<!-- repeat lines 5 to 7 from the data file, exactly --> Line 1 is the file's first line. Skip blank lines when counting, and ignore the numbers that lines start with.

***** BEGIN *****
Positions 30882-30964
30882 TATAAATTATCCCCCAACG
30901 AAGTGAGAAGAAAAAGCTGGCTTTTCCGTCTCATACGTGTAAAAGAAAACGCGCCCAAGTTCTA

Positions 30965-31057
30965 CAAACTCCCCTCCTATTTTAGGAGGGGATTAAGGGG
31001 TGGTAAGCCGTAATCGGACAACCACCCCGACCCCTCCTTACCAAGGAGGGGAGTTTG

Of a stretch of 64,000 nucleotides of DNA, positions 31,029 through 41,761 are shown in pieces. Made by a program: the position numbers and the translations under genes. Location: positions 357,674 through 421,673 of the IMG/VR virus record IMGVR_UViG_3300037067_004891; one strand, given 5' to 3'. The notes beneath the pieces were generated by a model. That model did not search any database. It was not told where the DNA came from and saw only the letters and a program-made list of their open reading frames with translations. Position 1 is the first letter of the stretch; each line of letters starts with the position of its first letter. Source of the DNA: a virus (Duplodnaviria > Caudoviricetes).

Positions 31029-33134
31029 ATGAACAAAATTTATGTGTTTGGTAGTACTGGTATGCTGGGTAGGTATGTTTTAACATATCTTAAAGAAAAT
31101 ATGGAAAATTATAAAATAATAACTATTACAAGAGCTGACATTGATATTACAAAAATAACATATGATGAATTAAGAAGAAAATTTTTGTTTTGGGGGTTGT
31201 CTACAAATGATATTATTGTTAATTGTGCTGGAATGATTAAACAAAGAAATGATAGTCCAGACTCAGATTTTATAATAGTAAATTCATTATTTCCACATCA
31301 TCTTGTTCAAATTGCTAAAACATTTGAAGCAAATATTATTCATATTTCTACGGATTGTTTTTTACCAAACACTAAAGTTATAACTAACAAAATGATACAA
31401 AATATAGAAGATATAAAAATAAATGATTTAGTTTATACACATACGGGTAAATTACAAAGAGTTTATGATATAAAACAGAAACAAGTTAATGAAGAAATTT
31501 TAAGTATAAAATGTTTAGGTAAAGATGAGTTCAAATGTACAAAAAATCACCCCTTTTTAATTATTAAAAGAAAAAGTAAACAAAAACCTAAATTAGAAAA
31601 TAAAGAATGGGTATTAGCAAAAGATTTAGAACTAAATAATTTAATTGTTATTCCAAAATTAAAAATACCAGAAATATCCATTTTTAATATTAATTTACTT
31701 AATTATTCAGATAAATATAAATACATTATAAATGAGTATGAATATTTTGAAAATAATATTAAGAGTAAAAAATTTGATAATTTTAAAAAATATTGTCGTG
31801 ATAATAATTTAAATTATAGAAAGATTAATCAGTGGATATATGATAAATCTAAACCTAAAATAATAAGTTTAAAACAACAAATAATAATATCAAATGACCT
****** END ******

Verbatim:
30965 CAAACTCCCCTCCTATTTTAGGAGGGGATTAAGGGG
31001 TGGTAAGCCGTAATCGGACAACCACCCCGACCCCTCCTTACCAAGGAGGGGAGTTTG

Of a stretch of 64,000 nucleotides of DNA, positions 31,029 through 41,761 are shown in pieces. Made by a program: the position numbers and the translations under genes. Location: positions 357,674 through 421,673 of the IMG/VR virus record IMGVR_UViG_3300037067_004891; one strand, given 5' to 3'. The notes beneath the pieces were generated by a model. That model did not search any database. It was not told where the DNA came from and saw only the letters and a program-made list of their open reading frames with translations. Position 1 is the first letter of the stretch; each line of letters starts with the position of its first letter. Source of the DNA: a virus (Duplodnaviria > Caudoviricetes).